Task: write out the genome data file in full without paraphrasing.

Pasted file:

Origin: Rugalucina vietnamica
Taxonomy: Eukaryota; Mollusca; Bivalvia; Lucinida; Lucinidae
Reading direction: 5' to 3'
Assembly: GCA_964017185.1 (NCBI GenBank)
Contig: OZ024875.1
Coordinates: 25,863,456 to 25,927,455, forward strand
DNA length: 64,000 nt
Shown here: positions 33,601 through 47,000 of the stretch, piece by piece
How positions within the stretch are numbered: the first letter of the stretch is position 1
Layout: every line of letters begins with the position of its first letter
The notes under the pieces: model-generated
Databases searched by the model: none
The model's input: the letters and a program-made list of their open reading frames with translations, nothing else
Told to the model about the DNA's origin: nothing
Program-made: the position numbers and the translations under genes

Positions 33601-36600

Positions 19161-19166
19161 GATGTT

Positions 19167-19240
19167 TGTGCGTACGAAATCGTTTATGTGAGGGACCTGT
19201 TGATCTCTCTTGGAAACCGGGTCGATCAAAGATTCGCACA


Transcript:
Origin: Rugalucina vietnamica
Taxonomy: Eukaryota; Mollusca; Bivalvia; Lucinida; Lucinidae
Reading direction: 5' to 3'
Assembly: GCA_964017185.1 (NCBI GenBank)
Contig: OZ024875.1
Coordinates: 25,863,456 to 25,927,455, forward strand
DNA length: 64,000 nt
Shown here: positions 33,601 through 47,000 of the stretch, piece by piece
How positions within the stretch are numbered: the first letter of the stretch is position 1
Layout: every line of letters begins with the position of its first letter
The notes under the pieces: model-generated
Databases searched by the model: none
The model's input: the letters and a program-made list of their open reading frames with translations, nothing else
Told to the model about the DNA's origin: nothing
Program-made: the position numbers and the translations under genes

Positions 33601-36600

Positions 19161-19166
19161 GATGTT

Positions 19167-19240
19167 TGTGCGTACGAAATCGTTTATGTGAGGGACCTGT
19201 TGATCTCTCTTGGAAACCGGGTCGATCAAAGATTCGCACA